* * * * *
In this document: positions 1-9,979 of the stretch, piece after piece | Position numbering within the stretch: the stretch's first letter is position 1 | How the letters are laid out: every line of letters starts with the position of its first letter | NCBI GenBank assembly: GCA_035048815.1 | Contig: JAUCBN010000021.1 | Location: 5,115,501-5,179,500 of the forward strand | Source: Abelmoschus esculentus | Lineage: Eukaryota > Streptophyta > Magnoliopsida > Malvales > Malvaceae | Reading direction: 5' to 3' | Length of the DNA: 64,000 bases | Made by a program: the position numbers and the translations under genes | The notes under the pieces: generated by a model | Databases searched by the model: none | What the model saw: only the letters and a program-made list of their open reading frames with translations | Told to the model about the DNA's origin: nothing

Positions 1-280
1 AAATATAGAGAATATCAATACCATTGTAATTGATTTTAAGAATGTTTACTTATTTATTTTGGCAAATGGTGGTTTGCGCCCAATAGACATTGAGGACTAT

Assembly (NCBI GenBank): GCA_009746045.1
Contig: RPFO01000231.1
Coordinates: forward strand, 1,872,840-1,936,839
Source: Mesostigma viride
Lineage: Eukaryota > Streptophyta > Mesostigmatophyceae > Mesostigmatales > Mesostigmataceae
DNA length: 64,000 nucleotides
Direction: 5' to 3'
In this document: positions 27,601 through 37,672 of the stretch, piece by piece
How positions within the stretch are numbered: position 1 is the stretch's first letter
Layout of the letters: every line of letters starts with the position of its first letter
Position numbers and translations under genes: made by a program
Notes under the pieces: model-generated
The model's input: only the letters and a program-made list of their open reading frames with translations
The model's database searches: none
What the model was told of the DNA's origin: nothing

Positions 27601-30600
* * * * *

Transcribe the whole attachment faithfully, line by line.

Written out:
In this document: positions 1-9,979 of the stretch, piece after piece | Position numbering within the stretch: the stretch's first letter is position 1 | How the letters are laid out: every line of letters starts with the position of its first letter | NCBI GenBank assembly: GCA_035048815.1 | Contig: JAUCBN010000021.1 | Location: 5,115,501-5,179,500 of the forward strand | Source: Abelmoschus esculentus | Lineage: Eukaryota > Streptophyta > Magnoliopsida > Malvales > Malvaceae | Reading direction: 5' to 3' | Length of the DNA: 64,000 bases | Made by a program: the position numbers and the translations under genes | The notes under the pieces: generated by a model | Databases searched by the model: none | What the model saw: only the letters and a program-made list of their open reading frames with translations | Told to the model about the DNA's origin: nothing

Positions 1-280
1 AAATATAGAGAATATCAATACCATTGTAATTGATTTTAAGAATGTTTACTTATTTATTTTGGCAAATGGTGGTTTGCGCCCAATAGACATTGAGGACTAT

Assembly (NCBI GenBank): GCA_009746045.1
Contig: RPFO01000231.1
Coordinates: forward strand, 1,872,840-1,936,839
Source: Mesostigma viride
Lineage: Eukaryota > Streptophyta > Mesostigmatophyceae > Mesostigmatales > Mesostigmataceae
DNA length: 64,000 nucleotides
Direction: 5' to 3'
In this document: positions 27,601 through 37,672 of the stretch, piece by piece
How positions within the stretch are numbered: position 1 is the stretch's first letter
Layout of the letters: every line of letters starts with the position of its first letter
Position numbers and translations under genes: made by a program
Notes under the pieces: model-generated
The model's input: only the letters and a program-made list of their open reading frames with translations
The model's database searches: none
What the model was told of the DNA's origin: nothing

Positions 27601-30600